Second Reading

Danny O’BRIEN (Gippsland South) (15:34): I am pleased to also rise to say a few words on the Disability and Social Services Regulation Amendment Bill 2023. I was not going to make it personal or about me, but the member for Yan Yean’s contribution reminded me of some of my own experiences. Indeed I do not want to make light of it for a second, member for Yan Yean, but the commentary about your brother’s phone just had me thinking of Love Actually and the American brother and sister in that situation, where the phone was a crucial link for the brother, who had mental health issues more than disability, but I understand the circumstance.

I think, if I am right, you mentioned that you had a nephew with Down syndrome. Mine is the reverse – I had an uncle with Down syndrome. I guess debating this bill is showing to some degree how far we have come. When my uncle was born in the early 1940s my grandmother was told that he would not survive beyond about 20 years of age and they probably should put him in a home. Nothing could have been further from their minds. They were determined to raise the youngest of six, my father’s younger brother. Brian became an absolutely crucial part not only of the family but of the entire community in far east Gippsland where they lived, as many people with Down syndrome do; they often are the heart and soul of communities because they get to know everyone and they love everyone. So I am pleased to follow the member for Yan Yean and her heartfelt comments on this bill, which, as the Shadow Minister for Disability, Ageing and Carers the member for Gippsland East indicated, we are not opposing. Indeed the bulk of the bill is something that we support, although we put the clarification in there that some of the things that are intended sound good in theory and sound good in a piece of legislation, but whether they work in practice is the question.

The bill will amend the Disability Act 2006 to clarify that the secretary is only responsible for services that the secretary funds – in other words, that are taxpayer funded. It clarifies the ability of the secretary to acquire, hold and dispose of land for the purposes of being a specialist disability accommodation provider, and I am going to come back to that in a moment on an issue in my electorate. It improves information-sharing arrangements and clarifies residential services rights for disability residents. It further aligns the restrictive practices to facilitate transition to the NDIS, and much of this legislation is about the continuing NDIS transition. It dissolves the Disability Services Board and expands the properties that community visitors can visit. It also then goes on to amend the Residential Tenancies Act 1997 in relation to SDA-enrolled dwellings and amends the Disability Service Safeguards Act 2018 in relation to registration requirements. The addition to this bill compared to the previous bill in 2021 is an amendment to the Social Services Regulation Act 2021, but essentially better aligning services and streamlining things is the intention of the bill, and that is why we support that intention. As I said, though, it is always a little bit of a concern as to whether these things will be delivered in practice, because certainly this is a complex area.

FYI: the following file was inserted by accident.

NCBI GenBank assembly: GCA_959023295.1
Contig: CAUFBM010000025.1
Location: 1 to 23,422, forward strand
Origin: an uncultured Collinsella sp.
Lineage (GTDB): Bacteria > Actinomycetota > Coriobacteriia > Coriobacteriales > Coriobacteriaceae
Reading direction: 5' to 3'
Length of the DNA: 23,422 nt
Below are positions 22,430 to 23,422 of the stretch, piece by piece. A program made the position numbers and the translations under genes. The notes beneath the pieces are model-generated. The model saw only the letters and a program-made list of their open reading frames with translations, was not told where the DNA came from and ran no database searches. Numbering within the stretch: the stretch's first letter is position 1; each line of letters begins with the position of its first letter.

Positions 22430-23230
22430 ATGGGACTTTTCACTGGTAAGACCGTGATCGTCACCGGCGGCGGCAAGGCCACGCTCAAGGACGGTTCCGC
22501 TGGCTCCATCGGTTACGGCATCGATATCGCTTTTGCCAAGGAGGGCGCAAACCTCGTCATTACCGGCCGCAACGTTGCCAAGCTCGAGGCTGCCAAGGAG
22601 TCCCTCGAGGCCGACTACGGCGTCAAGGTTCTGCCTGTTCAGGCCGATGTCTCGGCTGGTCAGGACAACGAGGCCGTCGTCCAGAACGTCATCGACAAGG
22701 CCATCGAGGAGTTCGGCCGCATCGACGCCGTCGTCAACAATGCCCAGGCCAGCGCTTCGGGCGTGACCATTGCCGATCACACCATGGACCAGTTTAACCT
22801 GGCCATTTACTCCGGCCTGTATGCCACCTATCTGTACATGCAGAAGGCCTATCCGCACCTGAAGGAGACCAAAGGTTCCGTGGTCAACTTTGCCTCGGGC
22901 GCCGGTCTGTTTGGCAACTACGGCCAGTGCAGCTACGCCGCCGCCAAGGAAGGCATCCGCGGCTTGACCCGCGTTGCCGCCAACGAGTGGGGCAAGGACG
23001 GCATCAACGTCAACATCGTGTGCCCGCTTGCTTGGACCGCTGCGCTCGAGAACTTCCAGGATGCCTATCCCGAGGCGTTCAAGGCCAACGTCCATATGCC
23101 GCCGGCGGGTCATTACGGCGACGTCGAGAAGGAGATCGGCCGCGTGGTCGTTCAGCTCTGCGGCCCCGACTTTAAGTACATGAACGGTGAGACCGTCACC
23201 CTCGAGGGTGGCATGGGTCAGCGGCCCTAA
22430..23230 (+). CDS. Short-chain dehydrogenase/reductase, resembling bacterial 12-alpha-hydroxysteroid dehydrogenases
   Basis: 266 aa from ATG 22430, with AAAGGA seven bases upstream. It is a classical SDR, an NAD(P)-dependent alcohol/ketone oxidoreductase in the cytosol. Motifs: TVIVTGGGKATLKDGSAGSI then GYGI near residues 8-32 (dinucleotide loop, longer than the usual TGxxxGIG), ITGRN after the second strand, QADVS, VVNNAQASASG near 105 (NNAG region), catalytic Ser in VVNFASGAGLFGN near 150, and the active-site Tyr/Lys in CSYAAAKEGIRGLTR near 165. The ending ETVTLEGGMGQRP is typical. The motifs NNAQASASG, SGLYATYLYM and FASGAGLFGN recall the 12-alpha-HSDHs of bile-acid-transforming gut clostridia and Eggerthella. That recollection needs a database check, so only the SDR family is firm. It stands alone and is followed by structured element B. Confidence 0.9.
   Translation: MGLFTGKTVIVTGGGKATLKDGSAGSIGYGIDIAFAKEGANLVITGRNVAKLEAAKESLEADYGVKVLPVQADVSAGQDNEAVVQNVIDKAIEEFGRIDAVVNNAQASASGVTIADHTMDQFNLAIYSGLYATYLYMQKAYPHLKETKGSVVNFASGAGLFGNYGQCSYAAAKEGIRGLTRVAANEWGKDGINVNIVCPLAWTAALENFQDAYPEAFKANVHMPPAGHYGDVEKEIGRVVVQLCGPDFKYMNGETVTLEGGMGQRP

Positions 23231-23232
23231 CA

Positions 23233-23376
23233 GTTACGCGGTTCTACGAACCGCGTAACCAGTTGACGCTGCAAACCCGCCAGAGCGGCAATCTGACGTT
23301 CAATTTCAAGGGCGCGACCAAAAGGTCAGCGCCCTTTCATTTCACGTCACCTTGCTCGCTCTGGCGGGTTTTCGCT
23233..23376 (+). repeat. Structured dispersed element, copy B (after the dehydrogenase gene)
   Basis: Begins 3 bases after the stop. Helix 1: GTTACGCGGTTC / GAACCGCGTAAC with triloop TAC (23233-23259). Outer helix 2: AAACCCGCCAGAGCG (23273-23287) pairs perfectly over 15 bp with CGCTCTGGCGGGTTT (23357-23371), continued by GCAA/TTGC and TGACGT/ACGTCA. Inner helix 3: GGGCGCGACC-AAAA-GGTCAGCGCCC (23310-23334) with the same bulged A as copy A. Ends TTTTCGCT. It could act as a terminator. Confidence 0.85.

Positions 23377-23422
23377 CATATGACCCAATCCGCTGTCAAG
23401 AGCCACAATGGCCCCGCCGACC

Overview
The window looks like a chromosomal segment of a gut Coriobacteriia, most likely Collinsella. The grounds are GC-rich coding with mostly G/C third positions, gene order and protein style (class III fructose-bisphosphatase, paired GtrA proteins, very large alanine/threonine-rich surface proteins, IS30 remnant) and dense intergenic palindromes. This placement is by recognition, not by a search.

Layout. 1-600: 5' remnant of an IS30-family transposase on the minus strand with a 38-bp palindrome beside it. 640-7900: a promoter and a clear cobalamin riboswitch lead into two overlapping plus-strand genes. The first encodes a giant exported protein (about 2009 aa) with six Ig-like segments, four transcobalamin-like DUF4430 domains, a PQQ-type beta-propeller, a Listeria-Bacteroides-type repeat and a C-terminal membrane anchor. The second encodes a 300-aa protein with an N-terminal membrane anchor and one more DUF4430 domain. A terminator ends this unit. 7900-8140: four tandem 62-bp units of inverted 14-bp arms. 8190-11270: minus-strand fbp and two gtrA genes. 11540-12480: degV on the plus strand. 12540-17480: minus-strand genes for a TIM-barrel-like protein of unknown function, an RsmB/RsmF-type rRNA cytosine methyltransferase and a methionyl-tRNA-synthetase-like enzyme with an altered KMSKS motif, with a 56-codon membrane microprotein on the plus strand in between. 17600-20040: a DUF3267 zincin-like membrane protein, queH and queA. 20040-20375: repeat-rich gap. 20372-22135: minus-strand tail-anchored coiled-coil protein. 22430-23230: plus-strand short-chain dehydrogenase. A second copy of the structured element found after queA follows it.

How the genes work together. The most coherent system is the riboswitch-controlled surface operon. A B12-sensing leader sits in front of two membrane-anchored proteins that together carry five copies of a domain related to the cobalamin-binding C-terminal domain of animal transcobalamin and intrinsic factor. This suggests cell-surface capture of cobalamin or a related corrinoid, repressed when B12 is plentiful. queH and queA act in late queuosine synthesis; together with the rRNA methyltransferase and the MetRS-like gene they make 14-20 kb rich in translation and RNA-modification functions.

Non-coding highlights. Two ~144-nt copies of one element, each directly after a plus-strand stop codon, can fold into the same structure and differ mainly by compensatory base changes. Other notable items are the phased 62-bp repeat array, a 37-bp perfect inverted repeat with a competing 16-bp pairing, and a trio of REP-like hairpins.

I would not for a second suggest that I fully understand the disability services sector at all. Indeed I am following the member for Gippsland East. He has got lived experience and long experience as the shadow minister so understands this area far better than most of us in this chamber. I do know, though, from feedback from families, from people needing access to disability services and from those working in the sector that it is complex, that it is confusing and that the transition to the NDIS has been difficult for some. I must say, having come into Parliament at about the time that the NDIS was coming into being, I did expect it to be far more complex. Maybe I just got lucky in Gippsland South, but I really have not had that many constituents coming to me with issues. Hopefully, perhaps, they are going to the federal members who are dealing with it, but I have been pleasantly surprised at how it has transitioned across.